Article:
Dinesh Sairam's Portfolio: Requesting Feedback


(Dinesh Sairam) #143

Sure, why not. My Portfolio looks like this now:

I’m not sure what you mean by ‘qualitative analysis’, but you can follow my blog where I talk more about valuations and the markets in general (The link is in my VP profile page).


(Dinesh Sairam) #144

Nobody can put a finger on the growth of NBFCs at this point. A lot hinges on them, including Regulatory action and Market’s reaction. At the end of my post, I did stress-test my own assumptions, simulating Growth between 13% (The SSGR) and 25% (The normal, historical average Growth Rate of DHFL). This is what I ended up with:

If you want to value DHFL using your own inputs, feel free to do so. In fact, I encourage it. Here is the model: https://www.dropbox.com/s/ute6l7t1h602wyu/Money%20and%20the%20Myth.xlsx?dl=0

Again, this is quite related to what you asked earlier. All I’m saying is, assuming that a large default does happen in DHFL, it does not justify the current price. Of course, if there are skeletons in the closet that the investors are not aware of, that would be disastrous.

Of course, that’s why DHFL has historically quoted at a lower P/B than most HFCs. But all that plays into value. In 2005-2007, they had a RoE even lesser than 14% if I recall correctly. All I’m worried about is the divide between Price and Value. RoE or whatever other metric you can imagine are simply a part of Value.

That’s why Margin of Safety exists. I already warned in the blog post that a DDM isn’t as good as a DCF, so one should exercise caution. If you think that there are too many random elements at play, you should use a higher Margin of Safety. IIRC, at the current price level. my valuation of DHFL offers a almost 70% Margin of Safety. I don’t understand what you mean by a ‘negative value’ in this instance.

I hope I answered all of your questions.


(mak2569) #145

Can I please know why cera sanitaryware and not Kajaria?.

Just curious to know.

Disclosure- Tracking Kajaria.


(Dinesh Sairam) #146

Cera caters to several parts of the home styling needs, whereas Kajaria’s is limited to only tiles (Not saying the company isn’t bad or anything, though). So this way, Cera’s Competitive Advantage can last longer. I also adore Cera’s management, the way they built the business from the ground up. As an example, you could listen to this interview:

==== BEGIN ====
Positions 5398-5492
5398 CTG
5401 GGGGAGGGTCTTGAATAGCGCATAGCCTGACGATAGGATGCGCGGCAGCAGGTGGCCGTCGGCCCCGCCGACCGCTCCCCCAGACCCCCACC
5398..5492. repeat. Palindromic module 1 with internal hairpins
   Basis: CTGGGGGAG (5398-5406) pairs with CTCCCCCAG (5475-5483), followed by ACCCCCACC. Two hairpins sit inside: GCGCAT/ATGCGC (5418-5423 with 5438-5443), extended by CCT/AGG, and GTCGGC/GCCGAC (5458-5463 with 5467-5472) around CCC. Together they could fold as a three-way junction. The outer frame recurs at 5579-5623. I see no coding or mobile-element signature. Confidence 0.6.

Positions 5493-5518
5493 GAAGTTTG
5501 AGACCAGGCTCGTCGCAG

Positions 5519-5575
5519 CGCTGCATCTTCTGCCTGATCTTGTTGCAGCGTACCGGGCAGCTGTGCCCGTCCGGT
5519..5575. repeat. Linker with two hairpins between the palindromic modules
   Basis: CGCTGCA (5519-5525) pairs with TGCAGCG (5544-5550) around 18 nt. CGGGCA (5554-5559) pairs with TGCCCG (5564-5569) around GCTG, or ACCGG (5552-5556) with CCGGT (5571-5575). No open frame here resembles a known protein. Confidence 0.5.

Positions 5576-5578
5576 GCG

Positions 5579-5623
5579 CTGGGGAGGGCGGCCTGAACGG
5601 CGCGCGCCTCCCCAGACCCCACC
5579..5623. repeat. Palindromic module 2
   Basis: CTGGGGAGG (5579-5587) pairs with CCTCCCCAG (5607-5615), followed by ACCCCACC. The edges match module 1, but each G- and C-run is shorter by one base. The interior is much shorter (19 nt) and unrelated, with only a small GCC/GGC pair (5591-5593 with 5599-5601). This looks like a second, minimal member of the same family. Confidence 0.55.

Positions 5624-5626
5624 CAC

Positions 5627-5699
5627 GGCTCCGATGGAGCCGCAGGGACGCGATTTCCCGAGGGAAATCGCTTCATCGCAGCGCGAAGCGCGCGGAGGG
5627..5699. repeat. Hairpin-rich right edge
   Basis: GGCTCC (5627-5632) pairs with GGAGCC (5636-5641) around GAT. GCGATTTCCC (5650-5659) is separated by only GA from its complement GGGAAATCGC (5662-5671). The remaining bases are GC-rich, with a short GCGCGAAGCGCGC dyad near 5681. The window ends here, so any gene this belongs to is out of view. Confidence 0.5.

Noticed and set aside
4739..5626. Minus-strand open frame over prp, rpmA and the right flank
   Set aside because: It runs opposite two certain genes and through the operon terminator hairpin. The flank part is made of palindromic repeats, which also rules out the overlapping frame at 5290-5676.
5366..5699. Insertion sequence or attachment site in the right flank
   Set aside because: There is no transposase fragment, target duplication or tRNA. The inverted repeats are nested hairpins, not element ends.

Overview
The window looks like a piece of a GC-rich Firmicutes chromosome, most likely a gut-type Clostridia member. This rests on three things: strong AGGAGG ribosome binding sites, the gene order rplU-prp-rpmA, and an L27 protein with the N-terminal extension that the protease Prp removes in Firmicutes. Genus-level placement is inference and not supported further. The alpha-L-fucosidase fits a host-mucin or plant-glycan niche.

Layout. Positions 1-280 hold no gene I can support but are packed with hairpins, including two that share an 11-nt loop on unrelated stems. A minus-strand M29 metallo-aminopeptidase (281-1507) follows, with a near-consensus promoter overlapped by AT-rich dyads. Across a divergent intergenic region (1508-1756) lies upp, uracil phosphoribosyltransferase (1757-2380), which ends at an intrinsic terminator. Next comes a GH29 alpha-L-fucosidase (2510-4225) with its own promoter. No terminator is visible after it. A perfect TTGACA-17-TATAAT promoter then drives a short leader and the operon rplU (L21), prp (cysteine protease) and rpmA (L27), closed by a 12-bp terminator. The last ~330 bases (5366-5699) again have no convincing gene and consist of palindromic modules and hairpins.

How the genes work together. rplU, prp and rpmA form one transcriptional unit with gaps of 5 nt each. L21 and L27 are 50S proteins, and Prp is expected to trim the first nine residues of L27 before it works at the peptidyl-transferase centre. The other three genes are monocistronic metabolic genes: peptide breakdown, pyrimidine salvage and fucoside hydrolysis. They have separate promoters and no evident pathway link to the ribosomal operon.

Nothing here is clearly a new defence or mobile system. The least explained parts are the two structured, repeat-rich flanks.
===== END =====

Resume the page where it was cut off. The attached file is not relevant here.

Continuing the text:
I think the key is their understanding of consumer preferences. Listen to the part where they talk about changing consumer preferences. Long back when they started, their competitors at the time were offering limited number of colors. Cera introduced sanitaryware in 21 different designs and it was a big hit. Coming back to today, the CMD notes that their customers have started liking sleek and simple designs with white/whitish colors. In line with this, Cera has started selling more of these types of sanitaryware.

The rising RM prices do pose a threat in the short to medium term (As the management itself has warned the investors about in their concalls). But in the long run, I think Cera should do well indeed.


(Abhishek) #147

Atleast there is one thing we agree on! :stuck_out_tongue:


(mak2569) #148

Would definitely take a look.
BTW kajaria’s results came out good today. So it seems they were not affected much from demand factors as much as someone like Asian Paints were.

What do you think?

Regards


(Anupam) #149

Seems the 7% jump is due to results only. Can be a value pick if future growth visibility is clear.


(Dinesh Sairam) #150

I don’t ‘think’ anything about a quarter’s result or short term price movement. I could try to value it though. I’m busy with some work or the other until next week. Maybe I’ll attempt to value Kajaria post that.


(ramdhawad) #151

Does the recent correction makes valuations attractive for Heritage? Can you please share your narrative and valuations scenario for Heritage ? Thank you in advance.


(Mahendra243) #152

Just a random thought…why is it not prudent to stay away from politically linked companies? market discounting that CBN will lose in coming elections…pure speculation though


(ramdhawad) #153

Yes, one should stay away from such business however In case of Heritage, Company have demonstrated that business and politics don’t interfere. Nara Brahmini is independently running the business.

Disc - invested since 2015 levels and views may be baised.


(Dinesh Sairam) #154

I invested after the recent correction, not before. So yes, I think Heritage has a lot of value to offer.


(Dinesh Sairam) #155

Mr. Naidu has very little intervention in the actual business of Heritage, is what I understood. He appears in award ceremonies and other official gatherings though.

If you’re worried about the opposing party playing folly, I think that’s unwarranted fear. CBN was not in power for a majority of the last decade. Look at how Heritage grew their business over this time. I honestly don’t think the market cares about who’s in power (And if it does, and sells into the doubt, I’d personally just buy more).


(mak2569) #156

Would be really great to see what your excel model says.

Thanks and Regards


#157

would like to know your view on max india - kkr has acquired the stake in max health care valuing the company at 4300cr. Max india has 50% stake in max health care - means 2100cr which is more than max india’s current market cap of 2000cr. Looks good at current price. have you have considered max India while adding KMCH ?